Time Management Ain't Sexy; It's Vital

Telling people I work in the time management field produces the same result as telling people I was once a lawyer. They make a polite remark about my choice of endeavors and move on to another, more interesting subject. The only difference is that no one has ever felt compelled to tell me their favorite time management joke.

There’s a blessing in that last bit.

Seriously, though, I know speaking on time management doesn’t sound exciting. It pales in comparison to things like, “I do product design for Apple.” or “I’m in marketing at Nike.” I get that, but unfortunately I possess a driving need to find better, faster ways of getting things done. In the bio I provide those tasked with introducing me at speaking engagements it says that at age thirteen I found the quickest way to vacuum the family store so I could spend more time fly fishing. It’s true. I’m afflicted. I’m okay with that. Let me tell you why.

What is Time?

In conversations about QuietSpacing® – my time management methodology – and the related programs I conduct, I often explain to people that the overarching principle of all my work is this:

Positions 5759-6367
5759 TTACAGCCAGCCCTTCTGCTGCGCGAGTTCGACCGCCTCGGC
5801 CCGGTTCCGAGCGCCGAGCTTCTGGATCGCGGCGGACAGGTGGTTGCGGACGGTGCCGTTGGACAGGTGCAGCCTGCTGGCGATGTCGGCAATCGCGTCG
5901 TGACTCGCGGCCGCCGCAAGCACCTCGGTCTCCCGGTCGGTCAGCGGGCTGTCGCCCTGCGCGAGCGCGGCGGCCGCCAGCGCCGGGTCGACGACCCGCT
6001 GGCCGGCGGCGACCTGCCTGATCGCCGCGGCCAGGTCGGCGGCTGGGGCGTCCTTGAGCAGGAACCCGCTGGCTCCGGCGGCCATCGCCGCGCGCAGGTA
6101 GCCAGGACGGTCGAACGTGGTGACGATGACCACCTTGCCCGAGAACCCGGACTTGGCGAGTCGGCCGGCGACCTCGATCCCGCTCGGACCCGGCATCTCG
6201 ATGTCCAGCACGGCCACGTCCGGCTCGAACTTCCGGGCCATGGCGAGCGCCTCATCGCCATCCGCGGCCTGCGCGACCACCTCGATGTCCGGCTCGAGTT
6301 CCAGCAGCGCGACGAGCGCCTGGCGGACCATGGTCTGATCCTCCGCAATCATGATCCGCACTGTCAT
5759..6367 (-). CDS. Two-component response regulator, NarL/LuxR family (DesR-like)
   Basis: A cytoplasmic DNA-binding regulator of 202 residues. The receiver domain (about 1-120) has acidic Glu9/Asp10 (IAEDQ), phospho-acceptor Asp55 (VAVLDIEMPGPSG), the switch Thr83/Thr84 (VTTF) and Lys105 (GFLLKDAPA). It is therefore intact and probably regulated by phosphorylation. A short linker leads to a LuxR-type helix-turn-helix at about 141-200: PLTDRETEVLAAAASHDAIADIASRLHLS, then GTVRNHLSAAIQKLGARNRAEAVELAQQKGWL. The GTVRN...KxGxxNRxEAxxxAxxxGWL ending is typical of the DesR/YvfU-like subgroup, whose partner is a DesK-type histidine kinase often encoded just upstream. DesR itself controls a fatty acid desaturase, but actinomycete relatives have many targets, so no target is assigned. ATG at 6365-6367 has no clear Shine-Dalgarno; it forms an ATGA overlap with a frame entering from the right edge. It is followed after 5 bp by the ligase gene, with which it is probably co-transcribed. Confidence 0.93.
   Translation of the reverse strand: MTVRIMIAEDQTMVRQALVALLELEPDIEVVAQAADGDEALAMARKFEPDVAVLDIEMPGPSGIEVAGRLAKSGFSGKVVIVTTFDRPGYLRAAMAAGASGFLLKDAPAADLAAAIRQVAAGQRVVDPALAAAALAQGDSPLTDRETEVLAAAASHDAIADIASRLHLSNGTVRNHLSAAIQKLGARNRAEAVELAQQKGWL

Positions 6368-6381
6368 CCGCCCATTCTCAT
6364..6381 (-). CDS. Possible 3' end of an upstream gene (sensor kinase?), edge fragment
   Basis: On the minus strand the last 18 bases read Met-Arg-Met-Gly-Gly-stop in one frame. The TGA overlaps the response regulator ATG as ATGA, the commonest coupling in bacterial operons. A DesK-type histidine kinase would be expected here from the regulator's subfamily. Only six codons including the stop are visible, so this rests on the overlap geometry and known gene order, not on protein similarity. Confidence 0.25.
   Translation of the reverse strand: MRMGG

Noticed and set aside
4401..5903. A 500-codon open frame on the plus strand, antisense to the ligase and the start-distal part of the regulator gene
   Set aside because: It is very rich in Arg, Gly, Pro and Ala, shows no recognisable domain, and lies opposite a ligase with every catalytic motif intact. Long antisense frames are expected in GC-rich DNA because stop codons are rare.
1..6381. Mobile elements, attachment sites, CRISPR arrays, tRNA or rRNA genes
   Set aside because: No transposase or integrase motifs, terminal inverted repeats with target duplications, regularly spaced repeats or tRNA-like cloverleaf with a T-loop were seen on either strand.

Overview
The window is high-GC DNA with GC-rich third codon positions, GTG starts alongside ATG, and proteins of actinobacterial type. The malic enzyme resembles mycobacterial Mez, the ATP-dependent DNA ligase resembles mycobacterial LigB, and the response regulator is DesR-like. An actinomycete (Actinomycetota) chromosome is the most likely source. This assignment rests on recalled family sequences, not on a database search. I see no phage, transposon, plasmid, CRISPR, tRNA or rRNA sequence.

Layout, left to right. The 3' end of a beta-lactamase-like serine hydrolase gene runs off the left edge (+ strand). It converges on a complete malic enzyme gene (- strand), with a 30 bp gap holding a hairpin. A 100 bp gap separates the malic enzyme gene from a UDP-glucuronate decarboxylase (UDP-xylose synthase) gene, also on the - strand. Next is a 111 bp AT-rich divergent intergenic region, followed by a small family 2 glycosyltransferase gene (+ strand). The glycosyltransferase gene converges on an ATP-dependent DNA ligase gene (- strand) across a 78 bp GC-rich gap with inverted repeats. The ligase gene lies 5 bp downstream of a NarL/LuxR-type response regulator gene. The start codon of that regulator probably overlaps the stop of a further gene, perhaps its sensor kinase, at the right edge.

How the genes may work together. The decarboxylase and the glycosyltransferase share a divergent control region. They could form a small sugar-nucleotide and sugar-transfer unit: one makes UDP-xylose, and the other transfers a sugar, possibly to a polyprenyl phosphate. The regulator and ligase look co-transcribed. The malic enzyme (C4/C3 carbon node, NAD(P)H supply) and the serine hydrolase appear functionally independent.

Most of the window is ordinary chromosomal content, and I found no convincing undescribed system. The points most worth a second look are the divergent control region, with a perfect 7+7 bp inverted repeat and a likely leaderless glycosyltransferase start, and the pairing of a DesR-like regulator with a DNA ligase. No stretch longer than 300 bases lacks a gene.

Time is a limited, non-renewal source with an undisclosed expiration date for each of us.


Taming The Beast – Making E-mail Work For You – Part 3 of 3

The first installment of this series focused on the Pavlovian response we’ve developed with e-mail – the constant need to check it – and recommended that we turn off the new message alerts and regularly batch process our e-mail in the same fashion that we process our postal mail.  The second installment drilled down into how to better craft our e-mails.  Specifically, we found that placing only one subject in each e-mail we send greatly reduces the risk of miscommunication (and it’s cousin – wasted time) and increases the ability to find and file individual e-mails.  We also concluded that writing strong, clear and communicative subjects in the Subject field of each e-mail sped up processing time and facilitated filing and retrieval.

This third and final installment will address another pesky behavior we’ve developed with e-mail and we’ll learn a nifty feature in Microsoft Outlook which many of my clients say is the best trick they’ve every learned about Outlook.